Internet Bible is an exemplary book and an outstanding reference. Underdahl and Willett present the techniques in an extremely clear and easily understood style with numerous figures, diagrams, and screen shots per topic. Their Tips, Notes, and Cautions further clarify the thorough instructions. Whether for basic email communication, utilities to improve computer performance, hobbies and entertainment enjoyment, or research and information, the Internet Bible is an excellent resource and guide to the Internet's capabilities, advantages, and risks.

Digital UNIX System Administrator's Guide
By Matthew Cheek
Digital Press
ISBN 1-55558-199-4
402 Pages

UNIX systems require constant attention and maintenance. Although each system demands different types of routine tasks, the system administrator must be able to detect and provide the necessary services. The Digital UNIX System Administrator's Guide is the first administration book (with the exception of the manuals by Digital) written specifically for the Digital UNIX systems. Matthew Cheek details the essential issues and considerations for effective and successful installation and administration of a Digital UNIX system. He utilizes both version 3.2 and 4.0 of Digital UNIX (formerly DEC OSF/1) throughout the book, and describes any differences between the versions. Cheek addresses the administration concepts and procedures through the following chapters: Introduction to Digital UNIX System Administration, Installation, System Configuration, User Accounts, Security, Processes and Resources, Services, Networking, Performance Monitoring and Tuning, Backups, and Troubleshooting and Recovery. The Appendices contain: (A) Electronic Resources and (B) Recommended Reading.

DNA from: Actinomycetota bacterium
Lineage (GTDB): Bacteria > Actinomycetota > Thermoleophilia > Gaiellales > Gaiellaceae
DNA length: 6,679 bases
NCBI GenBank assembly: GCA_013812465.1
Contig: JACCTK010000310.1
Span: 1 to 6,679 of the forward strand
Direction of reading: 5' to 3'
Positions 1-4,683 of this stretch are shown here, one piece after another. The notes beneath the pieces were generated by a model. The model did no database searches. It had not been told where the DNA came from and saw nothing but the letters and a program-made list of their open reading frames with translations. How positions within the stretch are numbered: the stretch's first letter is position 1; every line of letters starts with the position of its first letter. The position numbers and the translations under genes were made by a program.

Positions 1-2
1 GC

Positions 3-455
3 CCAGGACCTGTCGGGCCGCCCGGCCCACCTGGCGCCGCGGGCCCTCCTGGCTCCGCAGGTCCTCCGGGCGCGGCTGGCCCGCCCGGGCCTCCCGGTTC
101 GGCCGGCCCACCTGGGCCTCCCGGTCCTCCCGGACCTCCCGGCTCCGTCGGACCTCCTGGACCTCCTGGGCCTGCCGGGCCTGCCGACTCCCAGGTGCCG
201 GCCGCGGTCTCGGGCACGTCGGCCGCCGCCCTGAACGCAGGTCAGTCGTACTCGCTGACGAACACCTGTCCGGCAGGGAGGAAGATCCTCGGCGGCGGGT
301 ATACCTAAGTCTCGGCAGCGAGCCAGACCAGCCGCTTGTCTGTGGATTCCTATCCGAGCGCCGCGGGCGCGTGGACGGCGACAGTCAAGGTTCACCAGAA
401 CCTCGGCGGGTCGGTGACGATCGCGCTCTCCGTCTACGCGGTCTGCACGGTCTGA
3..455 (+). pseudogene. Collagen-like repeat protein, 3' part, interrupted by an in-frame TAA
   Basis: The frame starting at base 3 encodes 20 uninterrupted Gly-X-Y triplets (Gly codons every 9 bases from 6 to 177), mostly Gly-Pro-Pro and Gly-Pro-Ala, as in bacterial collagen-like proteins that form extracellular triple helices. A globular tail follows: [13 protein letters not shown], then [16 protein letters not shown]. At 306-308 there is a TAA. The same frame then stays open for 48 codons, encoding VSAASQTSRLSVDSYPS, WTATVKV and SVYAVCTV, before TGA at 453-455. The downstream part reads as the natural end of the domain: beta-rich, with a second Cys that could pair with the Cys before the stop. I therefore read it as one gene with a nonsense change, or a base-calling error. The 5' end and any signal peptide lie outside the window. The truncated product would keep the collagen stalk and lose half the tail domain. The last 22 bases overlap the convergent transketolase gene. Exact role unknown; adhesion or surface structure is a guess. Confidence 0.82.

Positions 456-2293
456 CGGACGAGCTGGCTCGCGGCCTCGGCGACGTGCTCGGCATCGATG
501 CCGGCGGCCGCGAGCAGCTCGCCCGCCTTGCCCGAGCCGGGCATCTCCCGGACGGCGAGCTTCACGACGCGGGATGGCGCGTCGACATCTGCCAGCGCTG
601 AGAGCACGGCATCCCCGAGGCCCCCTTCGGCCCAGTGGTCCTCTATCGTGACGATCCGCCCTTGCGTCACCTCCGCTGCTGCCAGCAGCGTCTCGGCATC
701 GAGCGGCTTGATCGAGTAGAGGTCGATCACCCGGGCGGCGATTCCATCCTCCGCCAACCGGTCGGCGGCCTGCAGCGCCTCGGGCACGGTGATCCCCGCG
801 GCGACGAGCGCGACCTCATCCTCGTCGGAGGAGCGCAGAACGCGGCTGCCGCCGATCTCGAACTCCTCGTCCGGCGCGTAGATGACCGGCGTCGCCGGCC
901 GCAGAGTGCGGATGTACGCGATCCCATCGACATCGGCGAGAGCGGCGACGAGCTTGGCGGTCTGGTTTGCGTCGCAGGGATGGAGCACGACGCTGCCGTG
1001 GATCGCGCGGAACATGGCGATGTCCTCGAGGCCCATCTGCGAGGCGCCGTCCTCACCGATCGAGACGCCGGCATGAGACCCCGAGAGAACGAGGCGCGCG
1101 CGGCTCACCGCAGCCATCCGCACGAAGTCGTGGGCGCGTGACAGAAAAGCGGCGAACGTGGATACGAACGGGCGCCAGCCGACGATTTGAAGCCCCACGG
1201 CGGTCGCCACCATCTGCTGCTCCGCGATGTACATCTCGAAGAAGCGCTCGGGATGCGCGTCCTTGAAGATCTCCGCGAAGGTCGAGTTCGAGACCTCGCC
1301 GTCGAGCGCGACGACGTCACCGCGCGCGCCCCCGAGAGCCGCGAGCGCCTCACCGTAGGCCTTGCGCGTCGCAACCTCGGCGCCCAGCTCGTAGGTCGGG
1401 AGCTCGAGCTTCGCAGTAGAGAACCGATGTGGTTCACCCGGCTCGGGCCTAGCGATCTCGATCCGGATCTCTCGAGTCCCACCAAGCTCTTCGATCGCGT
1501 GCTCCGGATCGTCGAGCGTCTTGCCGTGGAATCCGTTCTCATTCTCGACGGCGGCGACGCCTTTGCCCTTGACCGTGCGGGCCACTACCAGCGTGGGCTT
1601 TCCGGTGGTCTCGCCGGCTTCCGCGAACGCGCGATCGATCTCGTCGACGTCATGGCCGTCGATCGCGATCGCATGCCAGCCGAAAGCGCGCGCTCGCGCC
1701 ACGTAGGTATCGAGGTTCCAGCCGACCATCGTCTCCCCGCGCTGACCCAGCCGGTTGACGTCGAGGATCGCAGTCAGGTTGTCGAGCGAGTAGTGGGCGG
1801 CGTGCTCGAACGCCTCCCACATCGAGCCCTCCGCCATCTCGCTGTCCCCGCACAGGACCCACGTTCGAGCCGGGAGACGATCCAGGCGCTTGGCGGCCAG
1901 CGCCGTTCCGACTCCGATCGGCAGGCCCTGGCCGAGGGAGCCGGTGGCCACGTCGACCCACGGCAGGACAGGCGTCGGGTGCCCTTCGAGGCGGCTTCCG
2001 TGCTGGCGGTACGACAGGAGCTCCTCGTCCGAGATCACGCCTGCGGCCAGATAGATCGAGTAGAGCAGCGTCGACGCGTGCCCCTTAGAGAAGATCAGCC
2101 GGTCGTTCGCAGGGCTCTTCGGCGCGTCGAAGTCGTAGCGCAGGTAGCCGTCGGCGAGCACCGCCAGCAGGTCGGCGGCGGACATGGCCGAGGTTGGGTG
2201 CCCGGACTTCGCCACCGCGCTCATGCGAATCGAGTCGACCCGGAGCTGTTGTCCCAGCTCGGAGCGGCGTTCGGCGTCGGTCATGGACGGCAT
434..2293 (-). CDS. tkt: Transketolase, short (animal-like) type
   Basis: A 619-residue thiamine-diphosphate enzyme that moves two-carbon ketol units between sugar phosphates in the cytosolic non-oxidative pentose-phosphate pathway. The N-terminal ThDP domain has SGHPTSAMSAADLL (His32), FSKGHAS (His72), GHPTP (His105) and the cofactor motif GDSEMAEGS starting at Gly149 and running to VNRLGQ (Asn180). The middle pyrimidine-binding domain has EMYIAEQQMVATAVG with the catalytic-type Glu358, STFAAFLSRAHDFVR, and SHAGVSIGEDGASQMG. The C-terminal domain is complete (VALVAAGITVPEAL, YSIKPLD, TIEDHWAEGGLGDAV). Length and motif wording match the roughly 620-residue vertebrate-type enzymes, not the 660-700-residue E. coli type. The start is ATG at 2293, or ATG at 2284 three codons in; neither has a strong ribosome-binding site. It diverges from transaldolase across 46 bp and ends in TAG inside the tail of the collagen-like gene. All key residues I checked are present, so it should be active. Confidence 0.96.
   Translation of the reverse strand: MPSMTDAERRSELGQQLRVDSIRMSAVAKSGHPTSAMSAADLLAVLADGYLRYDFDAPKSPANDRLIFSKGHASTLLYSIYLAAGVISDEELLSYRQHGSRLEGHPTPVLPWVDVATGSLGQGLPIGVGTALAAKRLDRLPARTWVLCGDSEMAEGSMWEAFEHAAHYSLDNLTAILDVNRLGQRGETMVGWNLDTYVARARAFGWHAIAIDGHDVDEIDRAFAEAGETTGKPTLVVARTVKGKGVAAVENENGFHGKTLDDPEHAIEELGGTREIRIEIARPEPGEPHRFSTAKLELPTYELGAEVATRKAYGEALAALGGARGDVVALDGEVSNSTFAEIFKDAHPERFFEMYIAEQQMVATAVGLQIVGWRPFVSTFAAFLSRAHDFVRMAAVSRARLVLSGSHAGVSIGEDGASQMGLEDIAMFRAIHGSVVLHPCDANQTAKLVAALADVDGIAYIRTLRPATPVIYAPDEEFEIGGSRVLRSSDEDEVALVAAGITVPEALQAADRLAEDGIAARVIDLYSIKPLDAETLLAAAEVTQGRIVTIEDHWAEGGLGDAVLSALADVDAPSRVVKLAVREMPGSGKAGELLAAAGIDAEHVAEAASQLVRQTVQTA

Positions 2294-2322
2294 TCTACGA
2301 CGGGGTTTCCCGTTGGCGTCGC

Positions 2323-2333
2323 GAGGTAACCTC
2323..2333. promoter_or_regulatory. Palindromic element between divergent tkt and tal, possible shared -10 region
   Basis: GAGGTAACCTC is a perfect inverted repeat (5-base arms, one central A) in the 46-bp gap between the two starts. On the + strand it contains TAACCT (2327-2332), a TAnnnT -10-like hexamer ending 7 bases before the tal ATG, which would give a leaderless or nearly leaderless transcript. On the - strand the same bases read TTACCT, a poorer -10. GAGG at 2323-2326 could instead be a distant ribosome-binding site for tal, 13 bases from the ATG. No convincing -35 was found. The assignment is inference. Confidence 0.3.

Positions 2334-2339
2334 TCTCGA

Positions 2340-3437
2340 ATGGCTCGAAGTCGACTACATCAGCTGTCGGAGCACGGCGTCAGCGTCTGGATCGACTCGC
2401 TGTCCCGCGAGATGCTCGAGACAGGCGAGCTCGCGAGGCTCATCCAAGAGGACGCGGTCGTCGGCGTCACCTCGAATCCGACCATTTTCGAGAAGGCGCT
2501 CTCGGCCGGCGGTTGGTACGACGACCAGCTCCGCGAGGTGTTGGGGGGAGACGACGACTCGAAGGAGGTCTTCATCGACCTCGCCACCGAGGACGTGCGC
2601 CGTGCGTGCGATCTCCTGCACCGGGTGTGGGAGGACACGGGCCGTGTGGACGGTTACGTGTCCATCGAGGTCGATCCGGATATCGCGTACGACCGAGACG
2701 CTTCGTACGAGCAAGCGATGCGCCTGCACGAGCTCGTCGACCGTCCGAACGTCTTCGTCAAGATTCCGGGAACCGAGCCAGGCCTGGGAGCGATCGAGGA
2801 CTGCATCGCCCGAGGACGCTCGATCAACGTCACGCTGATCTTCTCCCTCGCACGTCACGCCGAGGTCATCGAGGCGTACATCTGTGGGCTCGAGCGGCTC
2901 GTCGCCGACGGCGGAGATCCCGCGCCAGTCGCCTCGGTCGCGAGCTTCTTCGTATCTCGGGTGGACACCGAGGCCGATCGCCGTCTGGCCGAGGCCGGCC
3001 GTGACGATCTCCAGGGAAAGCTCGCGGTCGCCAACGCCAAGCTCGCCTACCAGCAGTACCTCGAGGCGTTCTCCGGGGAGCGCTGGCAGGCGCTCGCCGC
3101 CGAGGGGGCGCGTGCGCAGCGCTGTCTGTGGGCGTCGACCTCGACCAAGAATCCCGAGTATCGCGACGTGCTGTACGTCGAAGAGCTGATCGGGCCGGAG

Each chapter begins with an introduction to the chapter's content and concepts; where applicable, a summary concludes the chapter discussion. Cheek presents the installation process in three major phases: selecting the configuration, system preparation, and the installation procedure. Following the installation, the administrator must configure the system's hardware and software for disk management and file systems. The additions, deletions, and modifications of user accounts encompass configuration, daily maintenance tasks, and security issues. In the Security chapter, the author demonstrates how to increase the default system security through awareness, restrictive control mechanisms, and the Digital UNIX Enhanced Security option.

Some of the most essential practices and analyses appear in the concluding three chapters of the book: Performance Monitoring and Tuning, Backups, and Troubleshooting and Recovery. The Performance Monitoring and Tuning chapter demonstrates how to establish a system's usual performance patterns. With that information, the administrator can then fine tune and optimize the system's performance. Backups represent a concept that administrators and users recognize as a fundamental necessity. However, scheduling a time for the backup and selecting what data should be included does not always follow the logical strategy and implementation that it ideally deserves. Troubleshooting and Recovery investigates the possible actions that can be employed in emergency situations (without calling 911). The author illustrates where to find information regarding a system crash and how to interpret it.

With the Digital UNIX System Administrator's Guide, author Matthew Cheek presents an exceptionally thorough and logical examination of Digital UNIX administration and concerns. He defines each term and concept as he introduces the accompanying techniques. Cheek presents an introduction to the chapters detailing what the chapter contains. He employs a rare continuity from chapter to chapter. For example, the Installation chapter leads into System Configuration, which bridges into User Accounts. This is a superb addition to existing general administration documentation and an excellent guide to the Digital UNIX system.

Web Design In A Nutshell
By Jennifer Neiderst
O'Reilly & Associates, Inc.
ISBN 1-56592-515-7
560 Pages